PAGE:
This week, I went for a run for the first time in five and a half weeks. I'd been building up to it for a couple, psyching myself up to get back out there whilst simultaneously telling myself that yoga was quite enough exercise for one person, thank you.* Thursday morning, I woke up at a reasonable time, and I wasn't horribly exhausted. It was a good start, and it was a really good run- I outran the fear of falling over (the tragic end to my last run attempt), I outran the fear of not being able to run properly after so long away, and I enjoyed myself just because I was actually out there and not just laying in bed like a lazy lazy Laura.

The rest of Thursday I felt pretty knackered, but on Friday I felt AMAZING. And I realised that there was a time when I felt that alert and good pretty much all the time, and that it was directly linked to the amount of running I'd been doing. I was so awake on Friday that work dragged on rather than passing me by in a foggy haze,** and I was still awake enough that evening to watch about 4 and a half hours of Breaking Bad, which may or may not have been ill advised. But it was awesome.

I don't really know where I'm going with this, other than to state, once again, that running is sort of amazing. Like, seriously, endorphins might be my favourite thing on the planet. But I guess it's just sort of as a reminder to myself, that things are always going to crop up, but I'm still going to need to make time to move my body because it makes me feel the best I know how to feel. And the fact that this is me typing this makes me feel like I don't even know myself anymore, but I guess that's ok because, you know, people gots to change.

(For more exercise-praise, please see Frances's blog post here. It's pretty much everything I want to say about it, without exactly knowing how. Good Frances.)

Here's another thing I forgot- When something new is going to happen, I do my best not to think about it until I absolutely have to think about it, which is at the last minute. I am, of course, talking about my return to education, and yeah. Really not thinking about what it's going to be like, but I also think that subconsciously it's on my mind all the time. It's not that I'm trying not to think about it, I think it's more that there are things that are more immediate that need my attention (like, you know, life) but every so often I'll go 'OMG I AM GOING TO HAVE TO WRITE ESSAYS' (like I don't write you guys essays all the time) and I get a little bit freaked out.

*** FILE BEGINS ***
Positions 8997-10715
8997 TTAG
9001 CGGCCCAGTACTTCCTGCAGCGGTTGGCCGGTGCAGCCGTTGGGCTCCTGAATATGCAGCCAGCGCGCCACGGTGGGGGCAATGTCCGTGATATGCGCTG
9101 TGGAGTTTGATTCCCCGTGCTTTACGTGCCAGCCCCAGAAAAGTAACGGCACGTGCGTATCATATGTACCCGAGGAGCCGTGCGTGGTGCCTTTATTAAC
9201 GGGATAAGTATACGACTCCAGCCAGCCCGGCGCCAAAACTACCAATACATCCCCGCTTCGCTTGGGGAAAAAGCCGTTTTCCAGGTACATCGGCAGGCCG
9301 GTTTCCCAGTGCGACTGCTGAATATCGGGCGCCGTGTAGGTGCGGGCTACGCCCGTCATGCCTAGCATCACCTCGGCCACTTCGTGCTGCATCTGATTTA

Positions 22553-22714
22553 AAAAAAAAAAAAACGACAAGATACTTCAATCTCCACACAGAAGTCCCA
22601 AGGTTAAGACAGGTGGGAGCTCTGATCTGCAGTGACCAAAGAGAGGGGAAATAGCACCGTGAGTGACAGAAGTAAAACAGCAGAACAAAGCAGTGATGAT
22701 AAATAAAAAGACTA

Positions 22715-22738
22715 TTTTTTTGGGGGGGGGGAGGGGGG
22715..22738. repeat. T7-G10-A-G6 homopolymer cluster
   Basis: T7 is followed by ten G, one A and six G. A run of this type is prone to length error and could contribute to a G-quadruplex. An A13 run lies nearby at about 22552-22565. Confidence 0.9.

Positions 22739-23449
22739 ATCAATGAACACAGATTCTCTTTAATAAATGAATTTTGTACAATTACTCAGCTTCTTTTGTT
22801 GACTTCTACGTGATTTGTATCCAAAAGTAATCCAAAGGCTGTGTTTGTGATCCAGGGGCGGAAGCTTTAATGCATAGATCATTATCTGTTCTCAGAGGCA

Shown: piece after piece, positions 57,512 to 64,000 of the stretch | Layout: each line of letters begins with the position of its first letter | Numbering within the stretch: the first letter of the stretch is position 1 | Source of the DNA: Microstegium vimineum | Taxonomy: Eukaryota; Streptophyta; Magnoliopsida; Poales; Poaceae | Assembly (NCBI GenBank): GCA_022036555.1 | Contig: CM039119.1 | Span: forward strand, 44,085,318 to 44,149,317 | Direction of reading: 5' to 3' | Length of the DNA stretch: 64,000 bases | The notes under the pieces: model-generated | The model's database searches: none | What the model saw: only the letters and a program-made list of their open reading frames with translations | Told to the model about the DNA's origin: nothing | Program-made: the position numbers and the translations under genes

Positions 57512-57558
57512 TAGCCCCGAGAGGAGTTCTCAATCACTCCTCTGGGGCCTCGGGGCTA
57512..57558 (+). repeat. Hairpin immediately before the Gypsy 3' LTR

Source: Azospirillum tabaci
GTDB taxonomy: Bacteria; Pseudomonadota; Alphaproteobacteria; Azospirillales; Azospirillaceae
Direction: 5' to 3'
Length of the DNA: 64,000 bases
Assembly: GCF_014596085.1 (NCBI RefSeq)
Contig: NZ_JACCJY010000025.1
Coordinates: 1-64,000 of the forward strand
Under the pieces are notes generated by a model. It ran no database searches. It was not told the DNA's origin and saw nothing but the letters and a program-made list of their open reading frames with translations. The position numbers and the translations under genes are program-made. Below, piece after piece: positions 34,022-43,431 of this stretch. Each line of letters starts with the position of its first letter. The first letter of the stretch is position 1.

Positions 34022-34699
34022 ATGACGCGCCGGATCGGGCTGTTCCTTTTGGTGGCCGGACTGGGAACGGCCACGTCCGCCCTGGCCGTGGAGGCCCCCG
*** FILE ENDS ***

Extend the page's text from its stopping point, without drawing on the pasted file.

I think I'm going to be fine. In fact, I know it's going to be fine, but until it actually gets started I'm not going to know what it's like, and what it's going to be like juggling a job and a full time course and everything else, so yeah, I'm a little bit nervous. Here's a thing that I don't mean to do but I always do- I think I get more scared about things than excited about them, so that if they don't work out I can pretend that I wasn't that excited about them anyway. It's the saddest thing about myself, I think, and I should probably be in therapy or something, but it's why I didn't tell anyone when I applied for the MA and I think it's why I'm ignoring it now- as long as I don't think about how much I want it, then I won't want it as much as I do.

You don't need to tell me how fucked up this is, I'm telling myself right now. But you know what, I've identified it, I'm working on it... I'm going to be ok.

As for the rest of my life? It hasn't really got much quieter, but I haven't been so tired that I've fallen asleep on the arm of the sofa this week (neckache. Serious neckache) which is good. I also basically haven't read anything, which makes me wonder WHO AM I? but this might be one of those things I also return to when I just can't bear not to anymore, and then read about 10 books in a week. Hey, it could happen (sort of).

You're going to want to excuse to confessionary nature of this post, it just turned midnight into Sunday so I'm sleepy (running!) and apparently very honest at this hour. And everything in the world is as it should be. Now tell me, how was YOUR week? What personal truths would you like to share with me?

*Don't get me wrong, yoga's amazing. But that's not really the point here.
**Which is worse? You decide!